The fact that there is no Big Bang cosmology (theory) in The Urantia Book is, rather than being an error or an embarrassment, actually a proof that The Urantia Book is a Revelation. Even now, the Big Bang theory is coming under heavy pressure and is subject to fall. The Revelators could hardly be expected to put in bogus science, -the Big Bang theory, knowing it to be wrong. Keep one thing in mind: it’s just a theory.

Page 183: Martin writes, “A few maverick astronomers have put forth alternate cosmic models, the most impressive being a plasma model by the Swedish physicist and Nobel winner Hannes Alfven. An American plasma physicist, Eric J. Lerner, even wrote a book about Alfven's model titled The Big Bang Never Happened (1991). The media gave Lerner's book a great deal of publicity without making clear that the overwhelming majority of astronomers consider it a crank work.”

Actually, both Alfven's work and Lerner's review of it have been prominently published in Sky and Telescope magazine, the premier astronomy magazine in the world today, and neither has been treated as a “crank work.” Following is a quote from the 1994 Grolier CD Rom Encyclopedia:

“Some plasma physicists, such as Hannes ALFVEN, have proposed a plasma-based cosmological theory to replace the currently dominant BIG BANG THEORY. According to these scientists, gravity together with the electromagnetic forces of plasmas were sufficient to shape the universe as it now known, with no need for an initiating event.” ... “Although observed only in isolated circumstances on Earth, it is the state in which most of the universe actually exists. According to plasma cosmologists, the magnetic and electrical properties of plasmas are sufficient to account for the large-scale structures of a universe without beginning or end. Supporters of this theory are mainly plasma physicists, although astronomers are taking notice of this concept.”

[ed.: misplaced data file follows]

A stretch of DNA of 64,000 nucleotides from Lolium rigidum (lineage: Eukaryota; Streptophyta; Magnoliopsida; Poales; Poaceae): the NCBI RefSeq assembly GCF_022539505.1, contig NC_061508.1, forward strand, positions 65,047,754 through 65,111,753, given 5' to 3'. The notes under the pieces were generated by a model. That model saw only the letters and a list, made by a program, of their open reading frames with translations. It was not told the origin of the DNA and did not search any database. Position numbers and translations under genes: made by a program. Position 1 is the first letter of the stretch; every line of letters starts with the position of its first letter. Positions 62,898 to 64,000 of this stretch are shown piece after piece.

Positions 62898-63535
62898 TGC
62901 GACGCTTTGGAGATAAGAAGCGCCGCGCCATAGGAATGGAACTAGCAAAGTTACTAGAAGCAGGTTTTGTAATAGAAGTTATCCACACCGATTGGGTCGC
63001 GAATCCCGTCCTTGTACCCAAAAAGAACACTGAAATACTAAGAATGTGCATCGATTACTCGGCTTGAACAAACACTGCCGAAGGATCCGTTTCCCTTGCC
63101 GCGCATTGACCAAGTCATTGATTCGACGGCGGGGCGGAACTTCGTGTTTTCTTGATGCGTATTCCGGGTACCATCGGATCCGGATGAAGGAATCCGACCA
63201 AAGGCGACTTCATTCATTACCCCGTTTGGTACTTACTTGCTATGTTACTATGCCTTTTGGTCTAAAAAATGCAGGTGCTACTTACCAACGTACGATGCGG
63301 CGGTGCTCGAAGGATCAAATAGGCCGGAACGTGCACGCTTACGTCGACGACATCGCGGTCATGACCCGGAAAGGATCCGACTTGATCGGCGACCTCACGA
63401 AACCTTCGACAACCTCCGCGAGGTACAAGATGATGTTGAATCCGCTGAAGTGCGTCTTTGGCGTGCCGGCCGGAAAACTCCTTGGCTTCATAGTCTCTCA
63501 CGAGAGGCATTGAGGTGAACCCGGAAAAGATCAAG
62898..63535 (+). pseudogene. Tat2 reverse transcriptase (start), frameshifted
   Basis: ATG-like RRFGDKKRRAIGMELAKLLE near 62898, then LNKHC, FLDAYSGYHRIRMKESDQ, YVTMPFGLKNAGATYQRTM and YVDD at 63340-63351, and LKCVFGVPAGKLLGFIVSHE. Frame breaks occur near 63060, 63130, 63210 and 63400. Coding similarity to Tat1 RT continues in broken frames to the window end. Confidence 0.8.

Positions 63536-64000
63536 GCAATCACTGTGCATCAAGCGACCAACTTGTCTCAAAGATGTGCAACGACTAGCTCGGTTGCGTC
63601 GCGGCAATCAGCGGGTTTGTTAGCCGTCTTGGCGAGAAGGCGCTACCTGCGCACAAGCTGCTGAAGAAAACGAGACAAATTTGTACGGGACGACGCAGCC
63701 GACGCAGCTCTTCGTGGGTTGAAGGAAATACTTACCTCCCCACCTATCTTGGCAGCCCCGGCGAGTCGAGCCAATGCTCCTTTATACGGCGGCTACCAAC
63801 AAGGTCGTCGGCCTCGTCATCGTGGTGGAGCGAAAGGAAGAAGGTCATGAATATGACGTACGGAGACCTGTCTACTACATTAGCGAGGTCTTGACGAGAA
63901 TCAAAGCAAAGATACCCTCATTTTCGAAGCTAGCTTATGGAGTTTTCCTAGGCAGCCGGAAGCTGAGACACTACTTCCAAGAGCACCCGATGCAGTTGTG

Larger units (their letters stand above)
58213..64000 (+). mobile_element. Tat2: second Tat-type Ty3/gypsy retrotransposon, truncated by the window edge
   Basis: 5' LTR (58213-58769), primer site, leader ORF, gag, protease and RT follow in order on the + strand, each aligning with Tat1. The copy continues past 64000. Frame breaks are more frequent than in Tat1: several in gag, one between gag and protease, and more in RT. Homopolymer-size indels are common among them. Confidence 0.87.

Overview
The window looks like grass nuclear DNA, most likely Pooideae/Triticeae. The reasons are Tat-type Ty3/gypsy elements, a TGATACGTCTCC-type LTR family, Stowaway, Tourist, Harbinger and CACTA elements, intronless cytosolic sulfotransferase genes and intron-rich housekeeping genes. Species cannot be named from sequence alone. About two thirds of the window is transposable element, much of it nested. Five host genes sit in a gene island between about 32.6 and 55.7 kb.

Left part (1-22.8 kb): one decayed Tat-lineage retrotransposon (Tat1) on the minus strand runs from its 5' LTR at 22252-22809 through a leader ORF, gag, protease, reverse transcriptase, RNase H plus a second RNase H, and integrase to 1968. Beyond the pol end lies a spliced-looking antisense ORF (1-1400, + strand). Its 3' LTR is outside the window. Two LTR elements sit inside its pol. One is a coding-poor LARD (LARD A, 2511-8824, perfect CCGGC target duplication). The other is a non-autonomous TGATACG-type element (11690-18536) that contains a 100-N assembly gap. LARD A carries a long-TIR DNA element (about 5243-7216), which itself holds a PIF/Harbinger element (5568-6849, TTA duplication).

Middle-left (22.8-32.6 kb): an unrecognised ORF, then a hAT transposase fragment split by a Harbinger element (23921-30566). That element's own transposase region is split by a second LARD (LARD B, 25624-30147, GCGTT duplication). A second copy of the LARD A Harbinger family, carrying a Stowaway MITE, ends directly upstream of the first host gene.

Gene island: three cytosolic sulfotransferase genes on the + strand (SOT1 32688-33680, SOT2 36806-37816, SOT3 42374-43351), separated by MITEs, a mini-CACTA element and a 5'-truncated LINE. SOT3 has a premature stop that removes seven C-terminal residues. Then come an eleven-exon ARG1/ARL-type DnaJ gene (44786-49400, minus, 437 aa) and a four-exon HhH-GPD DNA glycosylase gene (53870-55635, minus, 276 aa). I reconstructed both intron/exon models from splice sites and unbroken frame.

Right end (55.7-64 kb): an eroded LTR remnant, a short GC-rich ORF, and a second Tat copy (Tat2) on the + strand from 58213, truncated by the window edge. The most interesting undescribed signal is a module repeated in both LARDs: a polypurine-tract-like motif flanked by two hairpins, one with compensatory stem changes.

It hardly sounds as if the Encyclopedia writers consider either Hannes Alfven or his work “crank.”

The fact that the majority of astronomers are not ready to discard the Big Bang does not mean it is right, it simply means that many have a lot invested in the theory and, as is often the case with science, will be slow to give it up. Alfven and Lerner may not be in the majority, but that doesn't warrant the almost malicious labeling of them as “maverick” or “crank.” One wonders, is there no end to this spin?

Martin continues, “It is understandable that Urantian fundamentalists would eagerly seize on recent doubts about the Big Bang to support the UB's denial of Big Bang cosmology. Their hopes were dashed in 1992 when new observations of the microwave radiation showed fluctuations and patterns that strongly support the Big Bang. As one astrophysicist exclaimed, 'The Big Bang is alive and well, very well!' Of course all science is corrigible, and Big Bang theory may indeed some day be discarded for a better model.” With this last sentence Martin can now have it both ways. If the Big Bang theory holds, well then he was right, and if it falls, well, he said it might.

No one's “hopes were dashed in 1992.” Who is he talking about? Where does this come from? Since there was no Big Bang, the background microwave radiation has nothing to do with it. There are other explanations, one of which will be cited later in this paper.

Martin says, “Also missing from the UB is any hint that the atom would be split in 1942, more than a decade before the UB was published. Why was this news not added to the UB? Because its papers dealing with atomic, structure had been finalized by 1934, and it would not have seemed right to rewrite them in the light of the latest scientific discoveries.”